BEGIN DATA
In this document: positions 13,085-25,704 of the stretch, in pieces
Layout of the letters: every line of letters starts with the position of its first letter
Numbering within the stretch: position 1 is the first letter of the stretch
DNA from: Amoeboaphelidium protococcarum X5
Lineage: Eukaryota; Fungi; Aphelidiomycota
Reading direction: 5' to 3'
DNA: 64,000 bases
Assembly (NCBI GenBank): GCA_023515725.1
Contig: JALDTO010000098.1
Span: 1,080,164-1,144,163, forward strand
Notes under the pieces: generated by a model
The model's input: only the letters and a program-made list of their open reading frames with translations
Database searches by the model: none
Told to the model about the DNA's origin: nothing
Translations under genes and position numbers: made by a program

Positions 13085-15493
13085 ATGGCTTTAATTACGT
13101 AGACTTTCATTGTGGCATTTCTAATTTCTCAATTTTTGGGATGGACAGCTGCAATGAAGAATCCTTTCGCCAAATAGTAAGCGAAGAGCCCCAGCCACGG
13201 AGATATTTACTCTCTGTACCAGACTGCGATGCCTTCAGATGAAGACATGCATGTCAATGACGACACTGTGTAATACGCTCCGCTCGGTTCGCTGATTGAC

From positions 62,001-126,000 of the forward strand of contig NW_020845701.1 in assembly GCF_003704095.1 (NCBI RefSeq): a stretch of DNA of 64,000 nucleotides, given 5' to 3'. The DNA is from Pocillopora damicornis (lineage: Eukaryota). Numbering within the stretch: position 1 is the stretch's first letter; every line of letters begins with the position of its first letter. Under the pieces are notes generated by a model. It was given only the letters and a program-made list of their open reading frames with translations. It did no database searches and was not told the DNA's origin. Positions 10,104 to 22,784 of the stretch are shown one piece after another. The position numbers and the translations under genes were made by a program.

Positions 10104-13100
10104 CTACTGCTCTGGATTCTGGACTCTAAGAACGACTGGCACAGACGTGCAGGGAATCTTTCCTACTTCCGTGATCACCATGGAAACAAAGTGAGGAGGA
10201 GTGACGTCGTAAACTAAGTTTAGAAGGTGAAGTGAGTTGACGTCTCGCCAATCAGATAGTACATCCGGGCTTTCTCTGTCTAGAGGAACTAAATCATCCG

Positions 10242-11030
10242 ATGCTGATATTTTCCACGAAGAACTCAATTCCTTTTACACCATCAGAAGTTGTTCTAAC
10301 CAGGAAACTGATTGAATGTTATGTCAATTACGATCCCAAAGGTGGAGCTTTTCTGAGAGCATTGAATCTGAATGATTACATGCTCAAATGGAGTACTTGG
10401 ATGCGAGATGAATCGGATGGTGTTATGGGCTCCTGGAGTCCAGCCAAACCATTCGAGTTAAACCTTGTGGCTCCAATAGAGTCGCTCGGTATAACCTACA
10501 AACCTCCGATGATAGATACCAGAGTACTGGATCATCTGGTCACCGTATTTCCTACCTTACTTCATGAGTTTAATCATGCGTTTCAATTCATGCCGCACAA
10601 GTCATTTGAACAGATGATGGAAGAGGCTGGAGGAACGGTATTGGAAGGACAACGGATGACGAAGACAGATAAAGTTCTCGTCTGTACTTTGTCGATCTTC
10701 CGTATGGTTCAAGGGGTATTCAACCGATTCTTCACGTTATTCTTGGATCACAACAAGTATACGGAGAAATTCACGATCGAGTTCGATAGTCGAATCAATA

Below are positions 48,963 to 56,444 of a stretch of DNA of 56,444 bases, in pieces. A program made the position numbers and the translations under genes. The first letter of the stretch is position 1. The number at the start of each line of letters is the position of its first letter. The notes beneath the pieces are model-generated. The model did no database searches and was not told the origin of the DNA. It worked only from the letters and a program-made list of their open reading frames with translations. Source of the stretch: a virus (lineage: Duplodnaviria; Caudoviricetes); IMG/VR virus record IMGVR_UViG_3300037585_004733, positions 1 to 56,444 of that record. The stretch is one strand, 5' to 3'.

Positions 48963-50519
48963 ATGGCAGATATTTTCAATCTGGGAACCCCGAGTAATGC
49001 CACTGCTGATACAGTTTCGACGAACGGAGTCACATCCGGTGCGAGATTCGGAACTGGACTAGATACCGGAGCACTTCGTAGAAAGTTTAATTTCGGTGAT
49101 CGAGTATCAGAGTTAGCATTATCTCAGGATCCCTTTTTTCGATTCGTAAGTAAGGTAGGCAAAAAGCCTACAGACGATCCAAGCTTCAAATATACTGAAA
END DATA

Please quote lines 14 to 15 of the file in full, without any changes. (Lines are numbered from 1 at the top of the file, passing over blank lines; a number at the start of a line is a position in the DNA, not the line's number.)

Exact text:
Told to the model about the DNA's origin: nothing
Translations under genes and position numbers: made by a program